02.12.2016 | Salk Institute
Fertilized egg cells trigger and monitor loss of sperm’s epigenetic memory
02.12.2016 | IMBA - Institut für Molekulare Biotechnologie der Österreichischen Akademie der Wissenschaften GmbH
A multi-institutional research collaboration has created a novel approach for fabricating three-dimensional micro-optics through the shape-defined formation of porous silicon (PSi), with broad impacts in integrated optoelectronics, imaging, and photovoltaics.
Working with colleagues at Stanford and The Dow Chemical Company, researchers at the University of Illinois at Urbana-Champaign fabricated 3-D birefringent...
In experiments with magnetic atoms conducted at extremely low temperatures, scientists have demonstrated a unique phase of matter: The atoms form a new type of quantum liquid or quantum droplet state. These so called quantum droplets may preserve their form in absence of external confinement because of quantum effects. The joint team of experimental physicists from Innsbruck and theoretical physicists from Hannover report on their findings in the journal Physical Review X.
“Our Quantum droplets are in the gas phase but they still drop like a rock,” explains experimental physicist Francesca Ferlaino when talking about the...
The Max Planck Institute for Physics (MPP) is opening up a new research field. A workshop from November 21 - 22, 2016 will mark the start of activities for an innovative axion experiment. Axions are still only purely hypothetical particles. Their detection could solve two fundamental problems in particle physics: What dark matter consists of and why it has not yet been possible to directly observe a CP violation for the strong interaction.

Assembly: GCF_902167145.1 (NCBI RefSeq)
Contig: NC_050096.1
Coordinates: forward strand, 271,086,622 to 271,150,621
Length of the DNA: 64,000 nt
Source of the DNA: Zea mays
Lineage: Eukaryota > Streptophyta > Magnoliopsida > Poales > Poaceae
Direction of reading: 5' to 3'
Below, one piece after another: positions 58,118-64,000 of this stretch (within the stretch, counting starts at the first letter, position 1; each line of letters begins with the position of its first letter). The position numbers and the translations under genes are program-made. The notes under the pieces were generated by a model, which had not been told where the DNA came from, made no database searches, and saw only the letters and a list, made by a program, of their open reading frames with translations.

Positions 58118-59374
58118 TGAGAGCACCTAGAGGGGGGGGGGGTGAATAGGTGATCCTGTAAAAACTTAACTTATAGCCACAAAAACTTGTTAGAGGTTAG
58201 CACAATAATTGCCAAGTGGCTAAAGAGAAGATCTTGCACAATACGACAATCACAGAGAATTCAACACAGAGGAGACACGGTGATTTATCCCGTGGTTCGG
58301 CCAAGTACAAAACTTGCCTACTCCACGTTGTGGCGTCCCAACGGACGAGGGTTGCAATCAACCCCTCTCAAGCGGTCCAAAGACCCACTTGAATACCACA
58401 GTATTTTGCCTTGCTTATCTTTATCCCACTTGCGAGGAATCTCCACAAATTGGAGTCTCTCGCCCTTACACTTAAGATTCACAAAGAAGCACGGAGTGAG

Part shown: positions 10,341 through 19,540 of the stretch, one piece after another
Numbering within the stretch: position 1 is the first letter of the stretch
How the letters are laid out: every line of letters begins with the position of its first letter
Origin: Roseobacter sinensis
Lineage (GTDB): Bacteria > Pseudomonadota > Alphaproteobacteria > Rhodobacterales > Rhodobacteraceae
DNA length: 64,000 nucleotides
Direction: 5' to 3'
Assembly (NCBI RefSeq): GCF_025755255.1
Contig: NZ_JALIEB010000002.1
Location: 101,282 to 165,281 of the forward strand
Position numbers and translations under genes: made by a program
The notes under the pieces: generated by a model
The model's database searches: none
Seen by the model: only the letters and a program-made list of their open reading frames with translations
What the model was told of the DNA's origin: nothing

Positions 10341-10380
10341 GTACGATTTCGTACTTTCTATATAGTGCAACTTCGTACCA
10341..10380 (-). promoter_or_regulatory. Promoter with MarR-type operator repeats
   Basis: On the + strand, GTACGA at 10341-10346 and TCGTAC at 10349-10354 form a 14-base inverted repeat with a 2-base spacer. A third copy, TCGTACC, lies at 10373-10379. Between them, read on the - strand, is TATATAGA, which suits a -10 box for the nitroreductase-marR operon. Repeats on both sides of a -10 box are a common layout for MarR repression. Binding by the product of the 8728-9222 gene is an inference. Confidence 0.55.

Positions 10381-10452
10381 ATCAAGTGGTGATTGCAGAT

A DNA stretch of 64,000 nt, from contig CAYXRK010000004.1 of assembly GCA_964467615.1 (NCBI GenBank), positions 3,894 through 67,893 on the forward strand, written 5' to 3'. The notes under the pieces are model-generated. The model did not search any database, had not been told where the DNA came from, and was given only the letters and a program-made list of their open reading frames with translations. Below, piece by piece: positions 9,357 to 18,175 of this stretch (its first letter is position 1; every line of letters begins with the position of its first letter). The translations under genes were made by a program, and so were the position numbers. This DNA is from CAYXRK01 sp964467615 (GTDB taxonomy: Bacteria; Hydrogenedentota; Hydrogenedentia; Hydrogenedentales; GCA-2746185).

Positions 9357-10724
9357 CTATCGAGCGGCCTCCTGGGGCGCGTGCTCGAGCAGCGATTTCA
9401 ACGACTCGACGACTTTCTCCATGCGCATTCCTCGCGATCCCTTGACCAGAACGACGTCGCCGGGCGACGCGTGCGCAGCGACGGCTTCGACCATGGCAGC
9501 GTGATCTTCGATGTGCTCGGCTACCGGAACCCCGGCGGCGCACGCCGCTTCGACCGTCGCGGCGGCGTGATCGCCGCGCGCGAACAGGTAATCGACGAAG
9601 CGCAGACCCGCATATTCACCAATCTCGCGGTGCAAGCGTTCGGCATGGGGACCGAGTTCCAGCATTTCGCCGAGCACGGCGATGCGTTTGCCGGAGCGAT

The “MADMAX” project is the MPP’s commitment to axion research. Axions are so far only a theoretical prediction and are difficult to detect: on the one hand,...
Broadband rotational spectroscopy unravels structural reshaping of isolated molecules in the gas phase to accommodate water
In two recent publications in the Journal of Chemical Physics and in the Journal of Physical Chemistry Letters, researchers around Melanie Schnell from the Max...
The efficiency of power electronic systems is not solely dependent on electrical efficiency but also on weight, for example, in mobile systems. When the weight of relevant components and devices in airplanes, for instance, is reduced, fuel savings can be achieved and correspondingly greenhouse gas emissions decreased. New materials and components based on gallium nitride (GaN) can help to reduce weight and increase the efficiency. With these new materials, power electronic switches can be operated at higher switching frequency, resulting in higher power density and lower material costs.
Researchers at the Fraunhofer Institute for Solar Energy Systems ISE together with partners have investigated how these materials can be used to make power...
16.11.2016 | Event News
01.11.2016 | Event News
14.10.2016 | Event News
02.12.2016 | Medical Engineering
02.12.2016 | Agricultural and Forestry Science
02.12.2016 | Physics and Astronomy